Multi-centered Double Blind, Placebo Controlled Study Evaluating the Safety and Efficacy of Memantine at 20 mg BID in Patients With ALS

Study Purpose:

The purpose of this study is to determine if memantine at 20 mg BID when used in conjunction with riluzole, can slow down the disease progression of patients with ALS including potentially improving their neuropsychiatric changes, as well as determine if serum biomarkers can be used both as a diagnostic and a prognostic marker in patients with ALS.

Funding Source: FDA-OPD

Study Status:

Not recruiting


Amyotrophic Lateral Sclerosis , Frontal Temporal Dementia

Study Type:


Type of Intervention:


Intervention Name:

Memantine, Placebo (for Memantine)




Phase 2

Study Chair(s)/Principal Investigator(s):

Richard D Barohn, MD, University of Kansas Medical Center ID:


Neals Affiliated?


Coordinating Center Contact Information

University of Kansas Medical Center

Kansas City, Kansas, 66160 United States

Full Study Summary:

Amyotrophic lateral sclerosis (ALS) is a fatal neurodegenerative disease that affects 30,000 Americans each year. Of these 30,000 Americans, it has been suggested that up to 50% will experience cognitive and behavioral changes in the form of frontotemporal dysfunction and up to 40% will meet criteria for frontotemporal dementia (FTD). Riluzole the only FDA approved agent for ALS extends a patient's lifespan by 2-3 months, and there are no proven therapies for the cognitive changes associated with ALS. More effective therapy for this universally fatal disease is desperately needed.

Results from an open label pilot trial of 20 patients treated with memantine at 10 mg BID suggested that treatment with the combination of memantine and riluzole slowed ALS disease progression. This trial also showed that levels of specific protein biomarkers in the CSF at baseline correlated with the rate of disease progression. A concurrent phase II study performed by Dr Carvalho, found no effect with similar dosing; however, the study was limited in terms of power. Comments on previous failed drug trials in ALS have raised the concern that many ALS trials study a potential therapeutic agent at only a single dose and thus may miss the potential efficacy of non FDA approved doses; therefore, this proposed study will test a higher dose of memantine, 20 mg BID, in a double blind, placebo controlled, randomized trial of 90 patients with ALS to determine if a therapy of memantine, especially in combination with riluzole, can slow disease progression compared to treatment with riluzole alone or no treatment. The primary outcome measure will be the rate of disease progression as measured by the ALS Functional Rating Scale- Revised (ALSFRS-R). In addition the investigators will examine the cognitive deficits seen in ALS patients measured by the ALS Cognitive Behavioral Screen (ALS-CBS) and the Neuropsychiatric Inventory Questionnaire (NPI-Q). Finally the investigators will examine specific validated protein serum biomarkers to determine if there is a correlation between the levels of these biomarkers and the rate of disease progression. In particular the investigators will measure the ratio of phosphorylated heavy neurofilament to Complement 3 to see if this ratio is predictive of disease progression and if the levels change during therapy with memantine.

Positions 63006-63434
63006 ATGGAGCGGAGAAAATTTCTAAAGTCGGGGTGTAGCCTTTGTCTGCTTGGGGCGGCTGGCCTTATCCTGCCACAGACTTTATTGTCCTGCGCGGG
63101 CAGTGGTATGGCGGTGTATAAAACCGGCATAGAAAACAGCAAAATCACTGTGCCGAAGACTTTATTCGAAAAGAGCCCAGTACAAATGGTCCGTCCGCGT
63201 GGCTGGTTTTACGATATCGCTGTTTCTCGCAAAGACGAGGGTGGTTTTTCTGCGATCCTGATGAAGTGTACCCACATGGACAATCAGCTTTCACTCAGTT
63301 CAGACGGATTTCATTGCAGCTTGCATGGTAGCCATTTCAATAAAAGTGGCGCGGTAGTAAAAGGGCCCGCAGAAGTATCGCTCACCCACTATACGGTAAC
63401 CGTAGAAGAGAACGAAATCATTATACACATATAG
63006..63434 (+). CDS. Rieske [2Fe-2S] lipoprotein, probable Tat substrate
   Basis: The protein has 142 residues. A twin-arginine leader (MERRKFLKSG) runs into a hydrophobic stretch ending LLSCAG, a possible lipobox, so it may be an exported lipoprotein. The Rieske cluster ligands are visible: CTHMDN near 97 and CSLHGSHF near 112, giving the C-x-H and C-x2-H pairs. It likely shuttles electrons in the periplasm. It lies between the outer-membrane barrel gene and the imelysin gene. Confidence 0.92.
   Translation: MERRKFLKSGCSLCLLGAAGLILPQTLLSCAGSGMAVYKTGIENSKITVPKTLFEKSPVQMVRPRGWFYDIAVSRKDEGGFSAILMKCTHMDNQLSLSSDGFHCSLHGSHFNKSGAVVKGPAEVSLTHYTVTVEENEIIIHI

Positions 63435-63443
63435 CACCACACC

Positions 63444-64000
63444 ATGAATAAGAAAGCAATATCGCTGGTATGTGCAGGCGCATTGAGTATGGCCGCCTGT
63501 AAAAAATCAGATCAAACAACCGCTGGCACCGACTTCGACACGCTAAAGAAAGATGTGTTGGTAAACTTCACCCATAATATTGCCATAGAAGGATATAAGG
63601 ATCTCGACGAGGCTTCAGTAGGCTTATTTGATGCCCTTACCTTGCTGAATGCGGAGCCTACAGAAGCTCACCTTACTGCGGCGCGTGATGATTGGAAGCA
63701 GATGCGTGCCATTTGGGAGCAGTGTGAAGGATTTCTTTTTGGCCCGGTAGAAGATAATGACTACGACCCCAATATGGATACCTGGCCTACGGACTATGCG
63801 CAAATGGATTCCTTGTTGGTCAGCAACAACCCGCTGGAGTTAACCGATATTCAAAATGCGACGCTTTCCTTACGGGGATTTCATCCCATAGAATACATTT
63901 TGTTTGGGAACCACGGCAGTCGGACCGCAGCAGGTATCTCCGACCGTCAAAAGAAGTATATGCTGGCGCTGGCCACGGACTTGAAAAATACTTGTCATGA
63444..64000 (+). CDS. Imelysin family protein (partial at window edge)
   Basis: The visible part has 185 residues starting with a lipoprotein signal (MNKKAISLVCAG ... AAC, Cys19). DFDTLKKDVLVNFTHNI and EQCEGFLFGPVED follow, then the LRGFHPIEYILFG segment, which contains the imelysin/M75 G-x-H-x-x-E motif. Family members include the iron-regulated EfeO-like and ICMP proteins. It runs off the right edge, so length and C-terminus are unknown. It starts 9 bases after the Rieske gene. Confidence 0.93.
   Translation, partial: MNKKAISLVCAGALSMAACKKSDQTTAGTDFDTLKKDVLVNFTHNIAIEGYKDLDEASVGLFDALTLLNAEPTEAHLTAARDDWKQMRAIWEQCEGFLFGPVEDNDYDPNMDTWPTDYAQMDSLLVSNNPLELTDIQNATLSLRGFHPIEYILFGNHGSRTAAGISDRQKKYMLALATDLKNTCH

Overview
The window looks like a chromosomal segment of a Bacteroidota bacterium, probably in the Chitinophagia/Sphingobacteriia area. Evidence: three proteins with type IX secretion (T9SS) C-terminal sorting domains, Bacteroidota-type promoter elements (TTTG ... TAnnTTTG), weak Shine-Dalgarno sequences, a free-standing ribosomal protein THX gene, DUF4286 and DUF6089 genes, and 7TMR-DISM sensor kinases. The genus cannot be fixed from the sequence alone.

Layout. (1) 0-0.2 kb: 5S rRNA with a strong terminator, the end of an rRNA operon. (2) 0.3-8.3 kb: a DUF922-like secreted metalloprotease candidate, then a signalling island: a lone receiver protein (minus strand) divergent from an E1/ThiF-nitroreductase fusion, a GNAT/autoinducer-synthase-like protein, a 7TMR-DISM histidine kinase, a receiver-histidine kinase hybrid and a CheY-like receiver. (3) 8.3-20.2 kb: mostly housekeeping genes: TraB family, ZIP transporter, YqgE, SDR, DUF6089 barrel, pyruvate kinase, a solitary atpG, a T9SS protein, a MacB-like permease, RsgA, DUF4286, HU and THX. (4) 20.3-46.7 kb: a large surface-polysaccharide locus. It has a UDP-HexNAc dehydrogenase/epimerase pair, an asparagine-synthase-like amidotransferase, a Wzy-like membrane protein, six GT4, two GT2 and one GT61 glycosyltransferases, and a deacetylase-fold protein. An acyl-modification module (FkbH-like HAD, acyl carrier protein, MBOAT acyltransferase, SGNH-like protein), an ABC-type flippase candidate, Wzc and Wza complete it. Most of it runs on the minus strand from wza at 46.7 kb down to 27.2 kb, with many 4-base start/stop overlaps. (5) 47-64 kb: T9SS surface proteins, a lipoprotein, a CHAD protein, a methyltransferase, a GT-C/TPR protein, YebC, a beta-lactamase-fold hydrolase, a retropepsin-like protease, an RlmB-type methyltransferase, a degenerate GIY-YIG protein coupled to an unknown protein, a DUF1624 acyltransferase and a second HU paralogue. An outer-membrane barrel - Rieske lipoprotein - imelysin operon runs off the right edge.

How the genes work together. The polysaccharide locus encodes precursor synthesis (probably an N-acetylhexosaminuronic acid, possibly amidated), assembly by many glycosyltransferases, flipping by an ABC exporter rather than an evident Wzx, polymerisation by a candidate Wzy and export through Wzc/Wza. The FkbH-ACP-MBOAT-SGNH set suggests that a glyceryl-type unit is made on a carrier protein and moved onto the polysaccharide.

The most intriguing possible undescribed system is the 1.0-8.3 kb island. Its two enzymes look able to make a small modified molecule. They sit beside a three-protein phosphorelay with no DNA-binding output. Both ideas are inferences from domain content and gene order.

This project will offer unique insights into this untreatable disease. If this study confirms earlier results and suggests that memantine, when used in conjunction with riluzole, significantly slows down the progression of the disease, as well as ameliorates cognitive deficits in patients with fronto-temporal dysfunction, it will set the groundwork for conducting a larger phase III trial.

Study Sponsor:

University of Kansas Medical Center

Estimated Enrollment:


Estimated Study Start Date:

11 / 07 / 2018

Estimated Study Completion Date:

07 / 22 / 2021

Posting Last Modified Date:

11 / 01 / 2021

Date Study Added to

04 / 21 / 2014

Primary Outcome Measures :

Disease progression as measured by the number of points lost on the ALS Functional Rating-Scale-Revised (ALSFRS-R) [ Time Frame: During 36 weeks of therapy ]